Octavia’s Brood is needed in a time when our imaginations are under assault. Despite the revolutionary potential of the genre, sci-fi is often guilty of reproducing current social patterns and power dynamics. However, within this anthology of 21 stories, we are shown alternative ways of imagining through the genre of ‘visionary fiction’. Visionary fiction is science fiction that centres the marginalised and promotes grassroots change. The worlds created in this collection are not only beautiful, challenging and hopeful but also explicitly radical.
Inspired by the life and work of sci-fi writer Octavia E Butler, Octavia’s Brood continues her legacy of challenging understandings of race, sex and power in sci-fi. In Adrienne Maree Brown’s The River, we are confronted with the racialised nature of gentrification through a supernatural fable. In Tara Betts’ incredible Runway Blackout, the modelling industry and society at large are discussed through the story of a Therianthrope, or shapeshifter, who rebels against a system that upholds white standards of beauty. The socially engaged fiction in the collection subverts classic sci-fi tropes. Each story is at once creatively sublime and politically radical, and all offer hope.
Octavia’s Brood persuades the reader to empathise with a future or alternative self. It is in this that visionary fiction has such radical potential in challenging our actions now, by giving personhood to those in the future. I have not read another collection of science fiction stories that place so many social issues at the heart of their narratives, rather than on the peripheries. Through this, the collection suggests that it is our individual and collective imaginations that are a central site of struggle and radical change. Through each story, new possibilities for reimagining the future are born.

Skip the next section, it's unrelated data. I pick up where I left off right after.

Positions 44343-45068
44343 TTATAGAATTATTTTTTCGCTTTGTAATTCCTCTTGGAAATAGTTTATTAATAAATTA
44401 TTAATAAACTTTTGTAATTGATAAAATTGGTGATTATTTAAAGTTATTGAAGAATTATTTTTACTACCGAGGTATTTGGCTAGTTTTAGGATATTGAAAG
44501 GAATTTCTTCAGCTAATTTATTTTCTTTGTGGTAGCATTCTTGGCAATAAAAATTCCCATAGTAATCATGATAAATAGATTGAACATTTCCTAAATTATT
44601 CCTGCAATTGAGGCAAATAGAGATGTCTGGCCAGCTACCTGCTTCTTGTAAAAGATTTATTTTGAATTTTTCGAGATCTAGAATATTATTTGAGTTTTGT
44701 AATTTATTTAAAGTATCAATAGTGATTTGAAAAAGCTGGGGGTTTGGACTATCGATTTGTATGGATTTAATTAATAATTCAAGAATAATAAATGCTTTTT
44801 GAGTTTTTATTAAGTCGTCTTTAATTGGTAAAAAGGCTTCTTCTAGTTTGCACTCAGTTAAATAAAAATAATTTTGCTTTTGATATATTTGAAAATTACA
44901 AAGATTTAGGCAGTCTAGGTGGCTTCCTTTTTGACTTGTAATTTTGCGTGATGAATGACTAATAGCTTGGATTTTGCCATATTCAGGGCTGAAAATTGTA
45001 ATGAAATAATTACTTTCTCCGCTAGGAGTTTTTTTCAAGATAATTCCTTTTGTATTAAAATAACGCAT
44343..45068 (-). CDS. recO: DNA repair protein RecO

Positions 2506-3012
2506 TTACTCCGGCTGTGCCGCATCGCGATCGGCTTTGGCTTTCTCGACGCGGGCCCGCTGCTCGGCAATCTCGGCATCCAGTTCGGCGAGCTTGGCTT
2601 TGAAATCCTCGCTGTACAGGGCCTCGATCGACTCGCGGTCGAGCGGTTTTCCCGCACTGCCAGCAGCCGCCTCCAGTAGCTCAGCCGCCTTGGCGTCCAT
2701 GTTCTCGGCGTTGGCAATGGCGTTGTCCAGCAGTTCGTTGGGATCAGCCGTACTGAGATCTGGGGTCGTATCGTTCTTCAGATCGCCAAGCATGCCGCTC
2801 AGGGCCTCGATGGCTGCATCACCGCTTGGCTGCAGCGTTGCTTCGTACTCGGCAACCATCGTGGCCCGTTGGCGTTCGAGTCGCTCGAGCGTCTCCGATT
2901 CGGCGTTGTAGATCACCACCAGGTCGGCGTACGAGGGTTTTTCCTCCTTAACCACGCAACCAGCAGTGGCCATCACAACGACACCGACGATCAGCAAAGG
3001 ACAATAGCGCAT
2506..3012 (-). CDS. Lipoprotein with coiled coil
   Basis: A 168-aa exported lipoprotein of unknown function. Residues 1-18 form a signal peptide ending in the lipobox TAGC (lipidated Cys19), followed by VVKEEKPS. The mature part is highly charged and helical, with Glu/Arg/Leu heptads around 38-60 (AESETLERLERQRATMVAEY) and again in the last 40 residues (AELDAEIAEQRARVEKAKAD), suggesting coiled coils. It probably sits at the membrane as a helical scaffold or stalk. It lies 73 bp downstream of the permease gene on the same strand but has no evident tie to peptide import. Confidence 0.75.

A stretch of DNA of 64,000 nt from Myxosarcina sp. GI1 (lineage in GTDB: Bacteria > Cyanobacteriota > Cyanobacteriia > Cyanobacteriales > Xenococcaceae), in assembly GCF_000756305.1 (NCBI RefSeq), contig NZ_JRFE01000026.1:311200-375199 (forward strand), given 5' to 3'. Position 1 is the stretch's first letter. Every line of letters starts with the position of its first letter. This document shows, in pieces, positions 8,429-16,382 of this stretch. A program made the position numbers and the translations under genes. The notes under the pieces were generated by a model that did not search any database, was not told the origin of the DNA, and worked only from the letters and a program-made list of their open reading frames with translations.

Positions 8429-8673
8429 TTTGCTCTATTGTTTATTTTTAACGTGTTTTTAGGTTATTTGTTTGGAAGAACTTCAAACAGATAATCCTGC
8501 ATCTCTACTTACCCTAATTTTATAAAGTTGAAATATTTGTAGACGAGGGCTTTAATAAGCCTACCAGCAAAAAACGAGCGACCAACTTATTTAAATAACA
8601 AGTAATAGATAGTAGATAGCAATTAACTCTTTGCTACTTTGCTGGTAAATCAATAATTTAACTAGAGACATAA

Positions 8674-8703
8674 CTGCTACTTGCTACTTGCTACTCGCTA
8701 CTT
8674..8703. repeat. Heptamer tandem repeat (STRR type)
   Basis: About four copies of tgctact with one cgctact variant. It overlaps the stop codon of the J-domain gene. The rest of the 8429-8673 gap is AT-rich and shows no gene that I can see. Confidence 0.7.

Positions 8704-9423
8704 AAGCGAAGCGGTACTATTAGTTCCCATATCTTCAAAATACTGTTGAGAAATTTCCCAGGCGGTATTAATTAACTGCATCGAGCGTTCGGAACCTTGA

Adrienne Maree Brown’s words in the concluding essay highlight one of the most powerful messages of the collection: ‘We hold so many worlds inside us. So many futures.’ Through each story we are at once transported to an alternative future or reality, while being invigorated into changing the present. While the stories and writers all speak for themselves, one central theme is that in order to change the world, we must collectively reimagine it. The reassuring words that echo throughout are those of Octavia E Butler herself, that ‘the only lasting truth is change’.
#235: Educate, agitate, organise: David Ridley on educational inequality ● Heba Taha on Egypt at 100 ● Independent Sage and James Meadway on two years of Covid-19 ● Eyal Weizman on Forensic Architecture ● Marion Roberts on Feminist Cities ● Tributes to bell hooks and Anwar Ditta ● Book reviews and regular columns ● And much more!
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